I grew up during a time of social ferment, upheaval, and transformation. Like other such periods in our past, it made for a strange brew of chaos and creativity, an ocean of waters both bitter and sweet, and those waters came lapping up on the shores of my world in waves that varied in frequency and tumult. At its core, our world was still part of the old America. My friends and I have lamented its passing and are grateful to have seen the tail end of maybe the best days this country ever knew. At the same time, the kind of freedom we enjoyed within the cultural boundaries in which we flourished made for an interesting, contradictory mix with the wide open era of sex, drugs, and rock n’ roll.

Our parents did not expect us to be angels. And they accepted that sowing wild oats was a natural part of our lives, of learning, of achieving and failing, of testing our boundaries and, by trial and error, absorbing the ins and outs of human relationships. That was never spoken aloud. It was understood. But I’d be lying if I denied that our dubious adventures were also one helluva of a lot of fun. Nobody I knew then can, I think, envision that era without those wild times. We often listen to and tell stories from those days among ourselves, and sometimes to others, at least the tales we’re willing to tell outside the circle.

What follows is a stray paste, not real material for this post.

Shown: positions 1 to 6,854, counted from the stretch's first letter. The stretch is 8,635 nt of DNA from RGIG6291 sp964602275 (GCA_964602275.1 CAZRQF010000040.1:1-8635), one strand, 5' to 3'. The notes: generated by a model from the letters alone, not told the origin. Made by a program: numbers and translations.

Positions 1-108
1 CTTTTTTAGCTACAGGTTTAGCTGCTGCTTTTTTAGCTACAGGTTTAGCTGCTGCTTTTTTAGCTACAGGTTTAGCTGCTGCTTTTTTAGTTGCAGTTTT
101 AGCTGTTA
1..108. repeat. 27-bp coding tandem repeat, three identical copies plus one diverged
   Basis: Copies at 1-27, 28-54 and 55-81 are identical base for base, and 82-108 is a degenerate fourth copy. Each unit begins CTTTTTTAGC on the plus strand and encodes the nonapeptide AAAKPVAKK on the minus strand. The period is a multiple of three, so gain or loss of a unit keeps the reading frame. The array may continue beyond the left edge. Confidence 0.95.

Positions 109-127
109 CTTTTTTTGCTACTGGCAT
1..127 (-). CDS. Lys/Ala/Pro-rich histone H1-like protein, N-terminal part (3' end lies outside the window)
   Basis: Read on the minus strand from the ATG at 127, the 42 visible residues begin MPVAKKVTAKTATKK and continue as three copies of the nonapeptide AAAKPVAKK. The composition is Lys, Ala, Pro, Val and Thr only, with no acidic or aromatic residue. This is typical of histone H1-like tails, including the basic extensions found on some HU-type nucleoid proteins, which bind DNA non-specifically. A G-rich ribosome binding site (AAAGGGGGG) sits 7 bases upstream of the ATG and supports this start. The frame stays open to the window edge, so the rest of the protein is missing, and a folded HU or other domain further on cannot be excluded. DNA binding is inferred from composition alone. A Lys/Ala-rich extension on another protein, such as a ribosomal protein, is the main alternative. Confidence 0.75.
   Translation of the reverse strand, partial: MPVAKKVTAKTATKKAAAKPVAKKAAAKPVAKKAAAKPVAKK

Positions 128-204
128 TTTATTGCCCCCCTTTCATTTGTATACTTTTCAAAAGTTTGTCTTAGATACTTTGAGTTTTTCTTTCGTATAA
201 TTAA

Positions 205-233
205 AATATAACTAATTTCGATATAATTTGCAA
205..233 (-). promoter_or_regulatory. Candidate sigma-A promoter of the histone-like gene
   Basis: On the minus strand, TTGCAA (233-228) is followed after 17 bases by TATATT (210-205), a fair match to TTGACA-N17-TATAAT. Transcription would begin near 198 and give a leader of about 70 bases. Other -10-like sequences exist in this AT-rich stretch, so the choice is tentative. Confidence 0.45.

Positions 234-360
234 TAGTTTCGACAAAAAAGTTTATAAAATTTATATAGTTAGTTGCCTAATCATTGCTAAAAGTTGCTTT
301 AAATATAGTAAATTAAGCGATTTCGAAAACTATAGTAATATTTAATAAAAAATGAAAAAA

A little background …

At that time — I was born in 1959 — kids were not strapped into car seats, did not wear seat belts (neither did anybody else), did not wear helmets while riding bikes, and rode in the beds of pickups. We owned guns, climbed trees, played rough contact sports, even when they weren’t supposed to be contact sports — for even a game of Monopoly could erupt into a brawl over who got to be the race car or battleship, or worse, when a wise guy claimed he didn’t get his $200 for passing Go and you knew he had! We played outside in ways that would shock today’s helicopter moms — using wooden “swords” to hack at one another or shooting at somebody with a BB gun. We’d swing on ropes suspended from tree limbs high off the ground and build “forts” that might include tunnels dug in the open fields around our houses. Tetherball was a contact sport. We’d fight, and we were generally reckless as all get out. We’d ride our bikes for miles and miles away from home and when we got old enough to drive — well, that’s when the real trouble (or fun, depending on how you think of it) really started.